The UK is in a sustained recovery and faces no major inflation risks, according to the Bank of England’s Monetary Policy Committee (MPC).
Minutes from the committee’s November monthly meeting showed that all nine committee members voted to leave interest rates at 0.5%.
Bank of England governor Mark Carney has previously stated that the Bank will not raise rates until unemployment falls below 7%. The minutes from this month’s meeting of the Monetary Policy Committee show that they will be in no rush to raise rates even then, with the Bank stating that “There could be a case for not raising Bank Rate immediately when the 7% unemployment threshold was reached.” Unemployment currently stands at 7.6%, according to the Office for National Statistics (ONS).
The Bank added that there were still uncertainties regarding the “durability” of the recovery, pointing out that there were few signs that expectations over inflation were feeding into wage increases.
The Bank of England said that it expects to see growth of 0.9% in the fourth quarter, alongside signs of improvement from business surveys and the property market. However, they also said that household spending is still squeezed, and the UK could potentially be vulnerable to instability in the Eurozone:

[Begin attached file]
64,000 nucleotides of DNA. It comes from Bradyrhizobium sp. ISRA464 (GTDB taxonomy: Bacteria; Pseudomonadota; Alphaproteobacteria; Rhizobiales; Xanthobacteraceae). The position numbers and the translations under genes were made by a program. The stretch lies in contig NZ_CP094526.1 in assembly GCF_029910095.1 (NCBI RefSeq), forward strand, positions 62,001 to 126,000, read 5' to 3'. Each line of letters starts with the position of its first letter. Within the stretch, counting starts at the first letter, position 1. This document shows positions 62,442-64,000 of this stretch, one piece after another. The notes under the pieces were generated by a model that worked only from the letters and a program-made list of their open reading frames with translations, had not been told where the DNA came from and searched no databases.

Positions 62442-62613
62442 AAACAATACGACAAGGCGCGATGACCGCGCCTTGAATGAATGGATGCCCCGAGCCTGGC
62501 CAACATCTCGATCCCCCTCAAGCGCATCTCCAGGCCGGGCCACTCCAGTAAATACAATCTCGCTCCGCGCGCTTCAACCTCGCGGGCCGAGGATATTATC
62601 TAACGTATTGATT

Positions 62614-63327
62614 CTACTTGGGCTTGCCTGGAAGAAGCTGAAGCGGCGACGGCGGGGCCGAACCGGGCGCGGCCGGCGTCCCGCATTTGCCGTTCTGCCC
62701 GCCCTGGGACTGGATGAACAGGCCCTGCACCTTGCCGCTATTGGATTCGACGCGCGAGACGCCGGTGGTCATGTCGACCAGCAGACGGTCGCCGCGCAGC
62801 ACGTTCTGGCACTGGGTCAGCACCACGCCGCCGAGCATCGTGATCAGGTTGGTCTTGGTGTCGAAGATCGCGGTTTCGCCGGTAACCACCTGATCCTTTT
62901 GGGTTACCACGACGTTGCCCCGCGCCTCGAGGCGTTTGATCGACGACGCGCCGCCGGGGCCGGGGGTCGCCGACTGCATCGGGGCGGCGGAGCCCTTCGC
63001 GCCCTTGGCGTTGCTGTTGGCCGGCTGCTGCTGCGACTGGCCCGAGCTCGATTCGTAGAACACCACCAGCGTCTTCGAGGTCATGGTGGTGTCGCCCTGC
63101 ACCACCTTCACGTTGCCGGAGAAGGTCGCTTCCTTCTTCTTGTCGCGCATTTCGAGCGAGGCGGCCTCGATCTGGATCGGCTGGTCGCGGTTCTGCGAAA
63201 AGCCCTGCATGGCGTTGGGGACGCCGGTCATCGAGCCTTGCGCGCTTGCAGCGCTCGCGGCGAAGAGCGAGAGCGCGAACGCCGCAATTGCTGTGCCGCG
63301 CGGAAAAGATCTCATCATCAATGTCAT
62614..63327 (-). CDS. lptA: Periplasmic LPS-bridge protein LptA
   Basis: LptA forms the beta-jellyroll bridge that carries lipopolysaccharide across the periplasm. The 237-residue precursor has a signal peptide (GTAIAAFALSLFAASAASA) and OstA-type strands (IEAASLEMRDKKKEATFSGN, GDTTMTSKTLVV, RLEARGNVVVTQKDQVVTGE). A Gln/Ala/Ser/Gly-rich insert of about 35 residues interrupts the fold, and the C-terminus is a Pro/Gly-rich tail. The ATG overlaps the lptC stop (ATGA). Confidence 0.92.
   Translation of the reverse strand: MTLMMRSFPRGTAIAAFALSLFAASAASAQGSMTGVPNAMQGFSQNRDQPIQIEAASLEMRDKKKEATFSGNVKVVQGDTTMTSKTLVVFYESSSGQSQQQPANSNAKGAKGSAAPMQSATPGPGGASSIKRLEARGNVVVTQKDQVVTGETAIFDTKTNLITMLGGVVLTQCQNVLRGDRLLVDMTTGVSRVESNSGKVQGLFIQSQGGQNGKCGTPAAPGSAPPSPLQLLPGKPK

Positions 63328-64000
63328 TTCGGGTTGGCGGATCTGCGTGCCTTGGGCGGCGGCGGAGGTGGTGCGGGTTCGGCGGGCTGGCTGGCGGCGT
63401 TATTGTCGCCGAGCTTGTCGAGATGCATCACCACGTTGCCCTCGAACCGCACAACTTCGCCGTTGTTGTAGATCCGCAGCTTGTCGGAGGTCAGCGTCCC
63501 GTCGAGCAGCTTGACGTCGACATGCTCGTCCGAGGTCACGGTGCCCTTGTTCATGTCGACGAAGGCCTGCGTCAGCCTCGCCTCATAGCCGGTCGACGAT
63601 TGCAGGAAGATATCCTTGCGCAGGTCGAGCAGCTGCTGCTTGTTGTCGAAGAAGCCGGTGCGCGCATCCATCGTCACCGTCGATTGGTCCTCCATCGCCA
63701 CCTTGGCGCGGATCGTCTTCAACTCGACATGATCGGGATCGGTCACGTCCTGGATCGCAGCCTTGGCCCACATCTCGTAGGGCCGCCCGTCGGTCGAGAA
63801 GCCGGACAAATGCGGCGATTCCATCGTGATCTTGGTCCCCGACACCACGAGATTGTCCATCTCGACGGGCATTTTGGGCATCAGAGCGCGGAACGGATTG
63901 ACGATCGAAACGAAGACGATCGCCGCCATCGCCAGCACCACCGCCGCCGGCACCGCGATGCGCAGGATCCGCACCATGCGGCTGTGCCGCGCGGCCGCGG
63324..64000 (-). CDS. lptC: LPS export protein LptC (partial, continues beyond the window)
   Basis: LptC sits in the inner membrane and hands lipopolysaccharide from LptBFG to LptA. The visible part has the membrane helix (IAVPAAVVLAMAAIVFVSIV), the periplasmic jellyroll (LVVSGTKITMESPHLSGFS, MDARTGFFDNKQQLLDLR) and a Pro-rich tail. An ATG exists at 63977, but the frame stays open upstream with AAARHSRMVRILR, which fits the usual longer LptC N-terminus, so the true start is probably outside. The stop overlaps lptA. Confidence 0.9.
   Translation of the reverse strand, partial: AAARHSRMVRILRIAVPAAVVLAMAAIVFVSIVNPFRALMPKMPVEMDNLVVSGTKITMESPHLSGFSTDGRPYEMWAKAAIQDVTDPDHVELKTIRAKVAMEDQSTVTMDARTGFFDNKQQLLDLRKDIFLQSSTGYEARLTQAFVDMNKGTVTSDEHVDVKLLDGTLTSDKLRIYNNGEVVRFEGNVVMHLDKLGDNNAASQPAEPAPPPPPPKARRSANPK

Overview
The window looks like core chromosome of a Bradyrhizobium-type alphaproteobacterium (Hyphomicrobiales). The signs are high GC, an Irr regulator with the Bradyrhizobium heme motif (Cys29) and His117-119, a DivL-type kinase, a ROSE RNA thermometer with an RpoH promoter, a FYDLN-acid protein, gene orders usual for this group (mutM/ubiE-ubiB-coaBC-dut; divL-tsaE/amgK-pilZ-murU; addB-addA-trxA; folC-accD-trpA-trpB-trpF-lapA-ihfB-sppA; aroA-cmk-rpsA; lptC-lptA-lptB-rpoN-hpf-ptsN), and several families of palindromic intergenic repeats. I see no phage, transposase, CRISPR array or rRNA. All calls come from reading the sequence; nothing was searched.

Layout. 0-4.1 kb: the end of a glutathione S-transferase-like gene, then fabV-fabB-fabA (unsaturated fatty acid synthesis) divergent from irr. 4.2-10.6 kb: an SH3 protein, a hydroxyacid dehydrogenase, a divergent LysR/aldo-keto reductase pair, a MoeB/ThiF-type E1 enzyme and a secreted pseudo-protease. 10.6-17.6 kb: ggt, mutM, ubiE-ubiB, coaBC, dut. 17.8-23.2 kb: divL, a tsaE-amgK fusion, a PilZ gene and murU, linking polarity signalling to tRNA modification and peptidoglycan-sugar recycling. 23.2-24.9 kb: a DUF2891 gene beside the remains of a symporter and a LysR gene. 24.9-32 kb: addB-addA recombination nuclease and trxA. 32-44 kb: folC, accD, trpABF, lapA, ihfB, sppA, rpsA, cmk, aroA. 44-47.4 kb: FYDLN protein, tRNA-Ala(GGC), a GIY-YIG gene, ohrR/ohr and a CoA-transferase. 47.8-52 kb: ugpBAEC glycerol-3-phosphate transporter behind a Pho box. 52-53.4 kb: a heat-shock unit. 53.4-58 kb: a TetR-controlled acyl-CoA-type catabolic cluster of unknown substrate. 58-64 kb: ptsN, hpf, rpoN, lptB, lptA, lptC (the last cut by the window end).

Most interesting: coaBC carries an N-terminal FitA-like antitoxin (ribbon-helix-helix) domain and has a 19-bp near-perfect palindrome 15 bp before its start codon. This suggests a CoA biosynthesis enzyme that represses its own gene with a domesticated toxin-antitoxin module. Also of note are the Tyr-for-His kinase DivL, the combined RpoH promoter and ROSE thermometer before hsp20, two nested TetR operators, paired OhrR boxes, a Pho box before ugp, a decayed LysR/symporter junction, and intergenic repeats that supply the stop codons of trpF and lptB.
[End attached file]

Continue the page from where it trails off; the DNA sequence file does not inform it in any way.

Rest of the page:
“"The UK economy remained vulnerable to disorderly adjustment in the euro area and some emerging economies.”
David Kern, chief economist at the British Chamber of Commerce, responded to the news:
“Businesses will be pleased with the unanimous decision to keep rates on hold, as well as the reiteration that reaching the 7% unemployment threshold will not automatically trigger a rate increase.”
He added that “the MPC's forecast for unemployment is optimistic, and while we expect growth to strengthen over the next few years, it is unlikely to be as rapid as the MPC expects.”
Jonathan Loynes from Capital Economics said the main message from this meeting appears to be the playing down of the importance of unemployment figures in determining when interest rates will rise:
“Provided inflation pressures stay subdued, as we expect, interest rates are going nowhere for a long time yet even if the economy continues to grow strongly.”